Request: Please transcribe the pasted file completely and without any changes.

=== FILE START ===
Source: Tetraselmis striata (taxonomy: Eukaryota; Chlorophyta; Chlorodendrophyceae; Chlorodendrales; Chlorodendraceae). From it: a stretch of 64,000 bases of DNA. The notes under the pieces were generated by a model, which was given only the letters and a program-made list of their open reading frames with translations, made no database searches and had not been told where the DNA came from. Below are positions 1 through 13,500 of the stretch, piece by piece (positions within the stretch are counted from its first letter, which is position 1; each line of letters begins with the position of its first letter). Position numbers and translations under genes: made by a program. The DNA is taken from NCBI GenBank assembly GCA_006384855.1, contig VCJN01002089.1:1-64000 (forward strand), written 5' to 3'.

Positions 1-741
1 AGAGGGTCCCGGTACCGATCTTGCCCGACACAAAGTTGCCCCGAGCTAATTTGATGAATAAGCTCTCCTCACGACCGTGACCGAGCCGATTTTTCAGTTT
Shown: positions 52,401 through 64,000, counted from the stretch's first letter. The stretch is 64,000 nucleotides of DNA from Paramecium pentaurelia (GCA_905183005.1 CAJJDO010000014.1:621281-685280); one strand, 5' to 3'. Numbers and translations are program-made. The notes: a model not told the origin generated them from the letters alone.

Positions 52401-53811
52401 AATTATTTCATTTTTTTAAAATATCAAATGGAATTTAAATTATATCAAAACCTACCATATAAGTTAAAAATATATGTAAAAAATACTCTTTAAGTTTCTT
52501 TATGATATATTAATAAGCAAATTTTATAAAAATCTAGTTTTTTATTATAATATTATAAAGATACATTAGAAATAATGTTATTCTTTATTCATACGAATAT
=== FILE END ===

Source: Tetraselmis striata (taxonomy: Eukaryota; Chlorophyta; Chlorodendrophyceae; Chlorodendrales; Chlorodendraceae). From it: a stretch of 64,000 bases of DNA. The notes under the pieces were generated by a model, which was given only the letters and a program-made list of their open reading frames with translations, made no database searches and had not been told where the DNA came from. Below are positions 1 through 13,500 of the stretch, piece by piece (positions within the stretch are counted from its first letter, which is position 1; each line of letters begins with the position of its first letter). Position numbers and translations under genes: made by a program. The DNA is taken from NCBI GenBank assembly GCA_006384855.1, contig VCJN01002089.1:1-64000 (forward strand), written 5' to 3'.

Positions 1-741
1 AGAGGGTCCCGGTACCGATCTTGCCCGACACAAAGTTGCCCCGAGCTAATTTGATGAATAAGCTCTCCTCACGACCGTGACCGAGCCGATTTTTCAGTTT
Shown: positions 52,401 through 64,000, counted from the stretch's first letter. The stretch is 64,000 nucleotides of DNA from Paramecium pentaurelia (GCA_905183005.1 CAJJDO010000014.1:621281-685280); one strand, 5' to 3'. Numbers and translations are program-made. The notes: a model not told the origin generated them from the letters alone.

Positions 52401-53811
52401 AATTATTTCATTTTTTTAAAATATCAAATGGAATTTAAATTATATCAAAACCTACCATATAAGTTAAAAATATATGTAAAAAATACTCTTTAAGTTTCTT
52501 TATGATATATTAATAAGCAAATTTTATAAAAATCTAGTTTTTTATTATAATATTATAAAGATACATTAGAAATAATGTTATTCTTTATTCATACGAATAT